The weapon customization was also elevated. Although there were only ten weapons in the game, the lowest in the main series, every weapon could be raised up to level 99, and have any combination of alpha mods as well as an omega mod. These mods could be swapped around, removed, and added at one's leisure.

One of the most noticeable changes was the inclusion of Difficulty settings. The game had five different difficulties, with the most difficult only being unlocked after first completing the game. The difficulties were, from easiest to hardest: Couch Potato, Contestant, Gladiator, Hero, and Exterminator.


The online mode features five modes: A completely revamped version of Siege mode from Ratchet & Clank: Up Your Arsenal, now known as Conquest. This game type features nodes which players must capture to sustain the lead. Points are awarded for taking and defending nodes as well as several different kill rewards. Other modes are common multiplayer game types such as Capture the Flag, Deathmatch, King of the Hill, and Juggernaut. Each mode is modified to fit with the Ratchet & Clank universe, but still retain its main objectives and play styles. The online multiplayer's servers have shut down as of 28 June 2012 on PlayStation 2. The game also supports a local multiplayer mode with up to four players on one screen.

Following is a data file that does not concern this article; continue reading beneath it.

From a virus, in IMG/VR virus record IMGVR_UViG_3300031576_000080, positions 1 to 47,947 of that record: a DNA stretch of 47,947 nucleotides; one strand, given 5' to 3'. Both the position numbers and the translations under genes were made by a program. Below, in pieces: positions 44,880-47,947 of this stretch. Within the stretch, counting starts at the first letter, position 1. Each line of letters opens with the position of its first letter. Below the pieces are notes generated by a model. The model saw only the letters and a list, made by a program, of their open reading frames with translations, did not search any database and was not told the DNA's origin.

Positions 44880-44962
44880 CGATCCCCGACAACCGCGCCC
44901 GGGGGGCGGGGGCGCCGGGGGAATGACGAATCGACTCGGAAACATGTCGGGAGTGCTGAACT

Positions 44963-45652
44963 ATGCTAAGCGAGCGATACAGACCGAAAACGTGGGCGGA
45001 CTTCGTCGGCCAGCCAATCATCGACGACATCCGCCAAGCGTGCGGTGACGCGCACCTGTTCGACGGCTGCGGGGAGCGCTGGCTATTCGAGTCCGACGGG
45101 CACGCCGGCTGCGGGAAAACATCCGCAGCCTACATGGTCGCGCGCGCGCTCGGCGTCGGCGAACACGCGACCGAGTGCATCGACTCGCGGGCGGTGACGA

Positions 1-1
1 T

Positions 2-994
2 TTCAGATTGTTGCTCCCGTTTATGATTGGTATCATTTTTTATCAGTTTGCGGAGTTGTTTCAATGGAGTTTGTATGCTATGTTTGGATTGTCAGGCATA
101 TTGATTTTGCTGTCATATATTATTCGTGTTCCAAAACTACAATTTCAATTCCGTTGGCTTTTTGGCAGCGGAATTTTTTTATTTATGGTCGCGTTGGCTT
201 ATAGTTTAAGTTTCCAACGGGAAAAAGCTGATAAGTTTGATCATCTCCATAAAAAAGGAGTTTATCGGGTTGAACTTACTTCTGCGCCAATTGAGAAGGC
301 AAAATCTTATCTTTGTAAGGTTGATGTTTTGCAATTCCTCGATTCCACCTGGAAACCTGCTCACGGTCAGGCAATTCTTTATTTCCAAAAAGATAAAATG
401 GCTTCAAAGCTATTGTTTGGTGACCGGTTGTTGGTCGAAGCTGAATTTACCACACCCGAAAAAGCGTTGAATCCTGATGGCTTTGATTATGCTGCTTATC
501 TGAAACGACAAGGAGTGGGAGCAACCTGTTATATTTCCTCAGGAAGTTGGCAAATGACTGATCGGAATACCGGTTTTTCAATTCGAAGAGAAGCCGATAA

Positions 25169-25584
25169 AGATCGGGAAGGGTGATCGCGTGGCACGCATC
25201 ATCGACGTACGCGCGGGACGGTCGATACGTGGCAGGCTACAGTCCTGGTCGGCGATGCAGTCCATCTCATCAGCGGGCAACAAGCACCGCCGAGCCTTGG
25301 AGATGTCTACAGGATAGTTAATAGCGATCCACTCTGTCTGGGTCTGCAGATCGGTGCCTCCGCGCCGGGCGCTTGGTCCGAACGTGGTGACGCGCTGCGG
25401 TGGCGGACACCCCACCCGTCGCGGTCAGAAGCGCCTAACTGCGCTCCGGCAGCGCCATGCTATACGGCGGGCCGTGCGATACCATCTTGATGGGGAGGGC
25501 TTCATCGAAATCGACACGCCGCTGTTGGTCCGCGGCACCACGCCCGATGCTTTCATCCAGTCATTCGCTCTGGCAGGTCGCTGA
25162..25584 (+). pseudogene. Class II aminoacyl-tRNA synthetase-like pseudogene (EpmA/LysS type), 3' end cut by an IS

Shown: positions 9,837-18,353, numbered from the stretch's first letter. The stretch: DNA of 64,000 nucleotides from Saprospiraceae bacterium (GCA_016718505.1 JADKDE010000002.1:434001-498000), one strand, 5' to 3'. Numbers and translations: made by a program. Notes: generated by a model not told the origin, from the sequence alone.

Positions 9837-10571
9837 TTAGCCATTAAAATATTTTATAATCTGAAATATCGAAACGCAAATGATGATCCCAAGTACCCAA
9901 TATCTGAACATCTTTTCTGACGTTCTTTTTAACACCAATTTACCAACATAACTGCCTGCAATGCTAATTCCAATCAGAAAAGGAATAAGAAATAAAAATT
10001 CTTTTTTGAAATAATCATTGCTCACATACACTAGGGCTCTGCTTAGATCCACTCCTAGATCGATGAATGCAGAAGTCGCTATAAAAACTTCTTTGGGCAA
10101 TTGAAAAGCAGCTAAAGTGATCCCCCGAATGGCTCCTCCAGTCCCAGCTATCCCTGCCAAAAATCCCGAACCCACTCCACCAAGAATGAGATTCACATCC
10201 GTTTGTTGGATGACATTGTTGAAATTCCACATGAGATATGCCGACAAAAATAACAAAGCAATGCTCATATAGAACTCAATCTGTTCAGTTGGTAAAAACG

TaunterMain article: Deadlocked soundtrack

The soundtrack was composed by David Bergeaud.

Critical reaction

Deadlocked initially received mixed reviews from both fans and critics.

IGN Reviewer Jeremy Dunham wrote: "Although diehard Ratchet and Clank fans will probably miss the puzzle and platform elements that made the earlier games a more complete experience (this one included), the shooting mayhem of Ratchet: Deadlocked is still a whole hell of a lot of fun. Insomniac's hilarious storytelling doesn't miss a beat even when presented in this year's more limited form either, and the awesome combat sequences are marred only by occasional (but very noticeable) battle slowdown and infrequent camera issues experienced during rail grinding.